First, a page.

Climate change does not seem to be a subject which easy connects with segregation. Here we enter a grey area in terminology of segregation and its consequences. Global warming and climate change seem to be inevitable and are hot topics nowadays (aside from the financial crisis). Is it possible to take action in one area of the world and so favourably change the entire climate? Or should the whole world work together and tackle this problem?
The 1997 Kyoto Protocol (entered into force 2005) aimed at making the world work together instead of trying to tackle this problem on an individual basis. The United Nations Framework Convention on Climate Change states that:
The Kyoto Protocol is an international agreement linked to the United Nations Framework Convention on Climate Change. The major feature of the Kyoto Protocol is that it sets binding targets for 37 industrialized countries and the European community for reducing greenhouse gas (GHG) emissions. These amount to an average of five per cent against 1990 levels over the five-year period 2008-2012. (UNFCCC)
As the map below shows, not all countries participate in the Kyoto Protocol, preventing climate change to be tackled effectively. Moreover, this keeps a global segregation in place. A segregation between countries wanting to change the world in an idealistic and ‘green’ way, while others rather take another position and tackle this problem in their own time and on their own terms.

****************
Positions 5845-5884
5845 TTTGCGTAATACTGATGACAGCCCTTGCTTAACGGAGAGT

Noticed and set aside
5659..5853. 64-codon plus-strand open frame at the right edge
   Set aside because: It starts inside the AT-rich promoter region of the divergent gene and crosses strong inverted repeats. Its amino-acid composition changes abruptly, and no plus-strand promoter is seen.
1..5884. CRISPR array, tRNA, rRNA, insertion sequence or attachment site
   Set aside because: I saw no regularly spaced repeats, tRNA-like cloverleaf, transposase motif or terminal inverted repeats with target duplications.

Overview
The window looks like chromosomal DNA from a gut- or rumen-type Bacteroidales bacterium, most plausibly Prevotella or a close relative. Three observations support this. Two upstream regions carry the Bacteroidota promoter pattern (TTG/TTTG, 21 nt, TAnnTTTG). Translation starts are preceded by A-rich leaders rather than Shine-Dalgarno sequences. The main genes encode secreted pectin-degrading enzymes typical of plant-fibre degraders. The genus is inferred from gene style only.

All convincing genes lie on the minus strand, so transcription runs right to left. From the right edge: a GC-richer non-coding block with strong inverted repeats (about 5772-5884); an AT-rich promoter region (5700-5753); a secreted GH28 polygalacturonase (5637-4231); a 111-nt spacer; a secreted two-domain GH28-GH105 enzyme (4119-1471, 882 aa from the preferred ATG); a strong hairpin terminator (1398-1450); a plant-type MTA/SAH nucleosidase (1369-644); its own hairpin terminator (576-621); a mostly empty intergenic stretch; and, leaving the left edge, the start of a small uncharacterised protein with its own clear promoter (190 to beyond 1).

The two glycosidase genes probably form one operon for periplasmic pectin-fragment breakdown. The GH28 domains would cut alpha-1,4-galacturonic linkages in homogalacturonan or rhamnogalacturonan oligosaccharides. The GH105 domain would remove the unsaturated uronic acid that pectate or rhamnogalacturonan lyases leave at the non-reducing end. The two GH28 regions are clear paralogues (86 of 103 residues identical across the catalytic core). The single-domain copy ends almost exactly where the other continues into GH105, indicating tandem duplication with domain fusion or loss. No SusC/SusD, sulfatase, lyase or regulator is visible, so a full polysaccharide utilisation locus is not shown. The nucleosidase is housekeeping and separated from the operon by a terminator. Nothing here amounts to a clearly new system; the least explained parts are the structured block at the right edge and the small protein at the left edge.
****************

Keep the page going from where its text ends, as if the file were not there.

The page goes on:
The map above shows how most of us would see the world: neatly shaped and with clear borders between countries. Or borders between race, class, gender and so on. However, when it comes to climate change segregation is not possible at all. Global environmental problems do not stay within constructed borders, as Bulkeley argues: “[the] impacts stretch over state boundaries, and ‘leaky’ local issues such as biodiversity, which while grounded in particular places spill over their boundaries, requires the formation of international institutions” (Bulkeley 6). Such an international institution is the Kyoto Protocol. But as argued earlier, not every country participates, keeping a segregation in place between countries wanting to act and countries who do not.
The EU recently formulated the new growth strategy for the EU, which is called the ‘Europe 2020 Strategy’. Economic growth has to be sustainable, therefore the 20/20/20-aims were put in place. these aims are even more ambitious than those stated in the Kyoto protocol:
- Greenhouse gas emissions have to be 20% lower than in 1990, or 30% when conditions are right;
- 20% of energy has to be renewable;
- 20% increase in energy efficiency. (European Commission)
These targets are ambitious and have to be achieved by the EU member states. However, these targets are only applicable within the borders of the EU. Just as the Kyoto protocol only applied to the countries which ratified the protocol.
Now the question remains: how can we stop segregation in an approach to fight climate change? Is it necessary for everyone to see eye to eye on this issue? Or should every country decide what its individual approach to this problem is? Can we even consider these protocols, ratifications of guidelines and actions to fight climate change to be segregation measures? Do you know any examples which illustrate your argument?
- European Commission, ‘Europe 2020’, http://ec.europa.eu/europe2020/index_en.htm, consulted 14-05-2012.
- H. Bulkeley, ‘Reconfiguring environmental governance: towards a politics of scales and networks’, Political Geography, vol.24 (8), p.6.
- United Nations Framework Convention on Climate Change, ‘Kyoto Protocol’, consulted 03-12-2012.